Ringtone specialist Jamba! GmbH was not impressed with an ASA ‘Complaint upheld’ finding following 298 complaints about TV ads. Jamba triggered the ASA Independent Review procedure but didn’t want the original finding published in the meantime.
Crazy Frog must only sing after the watershed
Topic: Mobile marketing
Who: Jamba! AG t/a Jamster
Where: The High Court
When: 21 September 2005
In the long running battle relating to Jamba!'s advertising campaigns, the Advertising Standards Authority recently scored a tactical win against Jamba! GmbH (trading as Jamster Clubs), the creators of the Crazy Frog, Seetie the Chick and Nessie the Dragon offerings.
The story so far….
As previously reported in recent months on marketinglaw.co.uk, both the ASA and the Independent Committee for the Supervision of Standards of Telephone Information Services (ICSTIS), have scrutinised the marketing materials produced by Jamba! relating to the Crazy Frog ringtones as a result of the large number of complaints received from the public. Complaints have focused on the fact that advertisements have not made it sufficiently clear that by sending a text to numbers advertised, subscription services would be provided rather than a single ringtone. One other reason the Crazy Frog advertising materials have attracted so much attention and criticism is because it was felt the materials and the offerings themselves were designed to be particularly attractive to children and children were finding themselves billed for services they did not intend to sign up to.
Back in April 2005 the ASA upheld the complaints and made it clear that information in Jamba!'s marketing materials had to be clear, consistent and not misleading. Jamba! then applied for an injunction at the High Court to prevent the ASA publishing its adjudication to keep its contents confidential pending an appeal by Jamba! to the Independent Reviewer of ASA Adjudications.
The view of the High Court
Mr Justice Lloyd Jones rejected Jamba!'s application for an injunction saying it was in the public interest to publish the ASA's adjudication regardless of the current appeal and costs were also awarded to the ASA.
ASA Director General Christopher Graham has been quoted in the press as saying: 'This ruling sends a warning to the whole industry that ads for ringtones and other mobile phone subscription services must not appeal to under 16. It also reminds the advertising business as a whole that the ASA carries out certain public law functions and that it will be supported by the courts."
So what exactly did the ASA adjudication say?
The ASA stressed their concern that the Jamba! advertisements could appeal to children and they referred to a recent survey conducted by the Wireless World Forum survey which demonstrated that over 9 million children aged below 15 in the UK owned a mobile phone. Further research has also asserted that over 35% of ringtone buyers are aged between 12 and 24 years and research of this nature meant that the ASA recognised that while the majority of ringtone purchasers may be adults, children still represented a significant size of the market and that products such as the Jamba! subscription services would be of interest to children even if they were not actively marketed to children.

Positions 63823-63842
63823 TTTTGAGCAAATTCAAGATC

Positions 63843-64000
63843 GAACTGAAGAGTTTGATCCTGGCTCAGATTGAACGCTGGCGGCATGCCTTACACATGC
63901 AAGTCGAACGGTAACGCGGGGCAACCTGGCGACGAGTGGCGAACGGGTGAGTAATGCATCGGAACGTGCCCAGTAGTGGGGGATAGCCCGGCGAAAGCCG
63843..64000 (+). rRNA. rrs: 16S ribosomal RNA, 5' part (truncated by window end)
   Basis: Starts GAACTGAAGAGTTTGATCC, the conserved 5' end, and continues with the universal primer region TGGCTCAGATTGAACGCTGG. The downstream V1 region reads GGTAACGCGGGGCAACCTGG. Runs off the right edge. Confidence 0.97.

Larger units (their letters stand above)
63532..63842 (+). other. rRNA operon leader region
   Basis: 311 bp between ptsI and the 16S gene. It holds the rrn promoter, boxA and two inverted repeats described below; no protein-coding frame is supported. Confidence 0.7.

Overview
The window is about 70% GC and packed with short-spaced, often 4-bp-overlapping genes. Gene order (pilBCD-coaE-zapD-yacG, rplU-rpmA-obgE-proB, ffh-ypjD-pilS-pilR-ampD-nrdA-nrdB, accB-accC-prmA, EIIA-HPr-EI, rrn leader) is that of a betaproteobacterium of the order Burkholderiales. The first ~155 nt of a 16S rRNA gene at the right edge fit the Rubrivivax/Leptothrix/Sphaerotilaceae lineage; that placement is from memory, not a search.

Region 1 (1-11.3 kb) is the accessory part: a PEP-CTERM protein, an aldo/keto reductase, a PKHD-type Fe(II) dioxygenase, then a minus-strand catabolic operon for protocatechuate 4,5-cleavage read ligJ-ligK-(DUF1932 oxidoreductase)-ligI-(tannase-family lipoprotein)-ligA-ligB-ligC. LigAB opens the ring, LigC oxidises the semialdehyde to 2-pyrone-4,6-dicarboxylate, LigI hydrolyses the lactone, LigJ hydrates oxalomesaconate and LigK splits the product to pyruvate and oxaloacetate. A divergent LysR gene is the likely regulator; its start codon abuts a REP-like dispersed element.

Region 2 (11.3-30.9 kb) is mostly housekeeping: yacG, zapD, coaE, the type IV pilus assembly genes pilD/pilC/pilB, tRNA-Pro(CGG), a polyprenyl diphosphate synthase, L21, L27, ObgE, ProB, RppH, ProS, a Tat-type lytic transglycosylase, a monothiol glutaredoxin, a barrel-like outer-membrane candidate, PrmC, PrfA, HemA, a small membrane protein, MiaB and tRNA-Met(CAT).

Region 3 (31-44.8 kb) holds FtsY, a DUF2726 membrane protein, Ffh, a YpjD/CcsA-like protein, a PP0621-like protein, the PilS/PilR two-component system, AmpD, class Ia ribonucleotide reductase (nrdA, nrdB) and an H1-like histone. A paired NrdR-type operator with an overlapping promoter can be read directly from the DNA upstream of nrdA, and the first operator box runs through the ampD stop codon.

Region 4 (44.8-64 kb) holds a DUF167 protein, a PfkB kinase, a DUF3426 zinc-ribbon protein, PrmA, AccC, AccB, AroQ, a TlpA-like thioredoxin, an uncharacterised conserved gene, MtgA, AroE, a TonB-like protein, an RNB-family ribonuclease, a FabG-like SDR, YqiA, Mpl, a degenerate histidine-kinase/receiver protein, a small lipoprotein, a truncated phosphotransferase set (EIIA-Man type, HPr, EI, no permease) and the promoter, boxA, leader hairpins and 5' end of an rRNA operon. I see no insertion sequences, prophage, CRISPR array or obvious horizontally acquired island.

The ASA acknowledged that it is not always possible for parents to monitor their children's' use of mobile phones and that advertisements must therefore not take advantage of children's' inexperience or credulity. Although the Jamba! adverts carried the message "16+ and bill payer's permission", the service could easily be provided once a consumer had texted the number shown on the screen and it was not possible for Jamba! to check the age of a consumer before sending the ringtone required and the cost therefore being incurred. The ASA therefore considered that a stricter timing restriction was required to keep the material away from children as they had been clearly influenced by the campaign given the nature and number of the complaints the ASA received. To conclude, the ASA therefore imposed a restriction on the adverts being aired before 9pm.
Why this matters
The ASA's adjudication could prove to be damaging to Jamba! and other similar mobile content companies, as it potentially deprives them of access to a potential key market – children, when it is the current appetite of children for ringtones and mobile downloads that greatly contributes to the success of such companies.
What are the implications for mobile content providers?
All mobile content companies should pay attention to the fact the ASA have now clearly condemned marketing strategies which consciously target children or which have the potential to misled children. It must therefore be ensured that advertisements are not misleading as to the fact subscription services are concerned rather than a one-off payment for a ringtone and companies wishing to use animations in their advertisements should think about the appeal this could have to children.
Mobile content companies now also have to be aware of the new rules created by the UK mobile operators to regulate premium rate subscription services and WAP/xHTML services billed using Premium Text and their associated marketing campaigns. These rules became effective as from 31st August 2005 and will now form part of the terms and conditions all content companies will enter into with the UK mobile operators if they wish to make their services available to the UK market. Subscription services now well and truly have the eye of regulation upon them and this is something that companies offering such services can no longer ignore.
Jamba! have been quoted as saying they believe the ASA ruling was 'flawed' and they will continue to dispute the ruling through the courts to get it over-turned. It therefore looks like we have not yet heard the end of the story…….